The leader of the Roman Catholic Church called for a peaceful resolution to the war in Syria, in which more than 20,000 people have been killed in during the uprising against the regime of Bashar Al Assad.
Pope arrives in Beirut as a ‘pilgrim of peace’
BEIRUT // Calling himself a "pilgrim of peace", Pope Benedict XVI arrived in Beirut yesterday amid mounting unrest in the region and said the flow of weapons into Syria was a "grave sin."
The pope landed in Lebanon for a three-day visit after demonstrations against a film that mocks the Prophet Mohammed had spread across the region. Yesterday, one person was killed in the northern Lebanese city of Tripoli, as clashes broke out between security forces and protesters.
Speaking to reporters aboard his flight from Rome, the leader of the Roman Catholic Church called for a peaceful resolution to the war in Syria, in which more than 20,000 people have been killed in during the uprising against the regime of Bashar Al Assad.
"Instead of the weapons import, which is a grave sin, we should import ideas of peace and creativity and find solutions to accept each other with our differences."
Pope Benedict was welcomed by Lebanon's President Michel Suleiman, as well as the prime minister Najib Mikati and parliamentary speaker Nabih Berri. At Beirut International Airport, where one member of the small crowd held aloft a sign that read "have no fear, the pope is here", he said Lebanon - a state with 18 recognised religious sects - was as an example of cooperation between faiths. An estimated 35 per cent of Lebanon's 4 million people are Christians.
"I cannot forget the sad and painful events which have affected your beautiful country along the years," he said, speaking in French and referring to Lebanon's past conflicts.
"The successful way the Lebanese all live together surely demonstrates to the whole Middle East and to the rest of the world that, within a nation, there can exist cooperation between the various churches ... and at the same time coexistence and respectful dialogue between Christians and their brethren of other religions," he said.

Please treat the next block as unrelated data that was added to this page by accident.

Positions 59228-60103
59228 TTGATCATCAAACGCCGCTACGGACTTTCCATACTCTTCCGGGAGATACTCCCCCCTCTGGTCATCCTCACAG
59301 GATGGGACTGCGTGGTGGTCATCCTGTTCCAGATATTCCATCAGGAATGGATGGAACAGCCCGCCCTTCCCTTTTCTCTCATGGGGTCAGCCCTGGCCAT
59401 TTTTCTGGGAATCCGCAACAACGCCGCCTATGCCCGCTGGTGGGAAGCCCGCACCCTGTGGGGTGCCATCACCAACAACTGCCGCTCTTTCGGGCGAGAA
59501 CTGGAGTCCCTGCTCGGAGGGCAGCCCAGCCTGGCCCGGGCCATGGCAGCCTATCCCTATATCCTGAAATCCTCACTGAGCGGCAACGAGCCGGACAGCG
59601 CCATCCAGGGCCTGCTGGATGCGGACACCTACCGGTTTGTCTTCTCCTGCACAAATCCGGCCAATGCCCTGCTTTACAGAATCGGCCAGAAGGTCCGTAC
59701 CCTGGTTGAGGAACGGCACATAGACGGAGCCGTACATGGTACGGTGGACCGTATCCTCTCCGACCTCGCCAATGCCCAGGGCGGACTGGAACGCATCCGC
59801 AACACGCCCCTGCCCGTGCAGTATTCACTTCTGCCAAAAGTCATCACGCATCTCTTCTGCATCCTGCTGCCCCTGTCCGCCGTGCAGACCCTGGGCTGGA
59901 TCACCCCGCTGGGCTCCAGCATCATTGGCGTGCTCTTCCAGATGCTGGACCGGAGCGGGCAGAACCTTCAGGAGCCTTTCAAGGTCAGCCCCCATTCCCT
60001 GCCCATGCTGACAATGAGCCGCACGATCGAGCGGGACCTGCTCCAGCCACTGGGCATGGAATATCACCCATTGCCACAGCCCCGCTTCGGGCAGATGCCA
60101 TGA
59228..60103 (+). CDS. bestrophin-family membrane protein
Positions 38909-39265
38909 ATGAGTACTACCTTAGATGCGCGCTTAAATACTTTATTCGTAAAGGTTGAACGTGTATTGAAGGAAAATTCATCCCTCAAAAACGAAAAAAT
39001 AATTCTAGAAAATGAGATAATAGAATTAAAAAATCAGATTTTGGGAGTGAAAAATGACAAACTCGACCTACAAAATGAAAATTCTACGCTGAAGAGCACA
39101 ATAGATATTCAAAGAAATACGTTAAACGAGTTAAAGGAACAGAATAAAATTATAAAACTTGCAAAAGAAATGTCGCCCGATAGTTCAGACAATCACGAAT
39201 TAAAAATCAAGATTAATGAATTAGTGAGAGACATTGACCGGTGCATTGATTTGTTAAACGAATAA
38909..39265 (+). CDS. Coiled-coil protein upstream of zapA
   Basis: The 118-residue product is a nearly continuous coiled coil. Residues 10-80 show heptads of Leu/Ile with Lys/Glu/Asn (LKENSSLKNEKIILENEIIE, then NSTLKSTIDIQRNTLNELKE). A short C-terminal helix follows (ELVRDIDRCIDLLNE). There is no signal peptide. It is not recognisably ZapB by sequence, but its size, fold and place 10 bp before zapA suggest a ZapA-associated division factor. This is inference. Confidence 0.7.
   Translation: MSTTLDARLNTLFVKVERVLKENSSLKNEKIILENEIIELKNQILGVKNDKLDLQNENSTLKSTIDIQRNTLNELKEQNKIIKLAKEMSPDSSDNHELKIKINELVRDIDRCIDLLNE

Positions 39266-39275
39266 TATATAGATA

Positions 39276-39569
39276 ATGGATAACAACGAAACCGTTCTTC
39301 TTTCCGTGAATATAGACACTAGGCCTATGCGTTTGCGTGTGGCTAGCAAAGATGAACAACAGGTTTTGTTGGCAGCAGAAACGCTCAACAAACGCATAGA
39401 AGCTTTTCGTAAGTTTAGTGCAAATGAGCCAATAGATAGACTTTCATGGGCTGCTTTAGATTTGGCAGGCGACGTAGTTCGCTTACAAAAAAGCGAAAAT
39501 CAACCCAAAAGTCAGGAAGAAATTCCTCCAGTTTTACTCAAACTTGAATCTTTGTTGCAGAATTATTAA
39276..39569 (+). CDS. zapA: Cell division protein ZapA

Leaders from across Lebanon's diverse religious spectrum welcomed the pope's visit, including Hizbollah leader Hassan Nasrallah, describing it as "extraordinary and historic". Vatican spokesman Father Federico Lombardi did not rule out that the pope would meet some supporters of Hizbollah.
On Thursday, the Qatar-based International Union of Muslim Scholars called on Pope Benedict to apologise for 2006 remarks that were viewed as inflammatory towards Muslims. In that speech in the pope angered some Muslims who believed comments he made linked Islam with violence.
Syria's civil war rages only 50 kilometres east of Beirut and security has been stepped up for the visit. The pope said he had never considered cancelling his trip for security reasons saying that "no one ever advised [me] to renounce this trip and personally, I have never considered this".
Tensions are already high in Lebanon over the civil war in neighbouring Syria, where the violence is resulting in scores of deaths every day and forcing thousands to flee the country, including into Lebanon.
This is Pope Benedict's first visit to Lebanon. His predecessor, the late Pope John Paul II travelled here in 1997.
"Looking at your country, I also come symbolically to all countries of the Middle East as a pilgrim of peace, as a friend of God and as a friend of all inhabitants of all the countries of the region, whatever their origins and beliefs," he said.
Before arriving in Beirut, the pontiff praised the Arab world's changing political landscape.
"It is the desire for more democracy, for more freedom, for more cooperation and for a renewed Arab identity," he said.
With additional reporting by Agence France-Presse, Associated Press and Reuters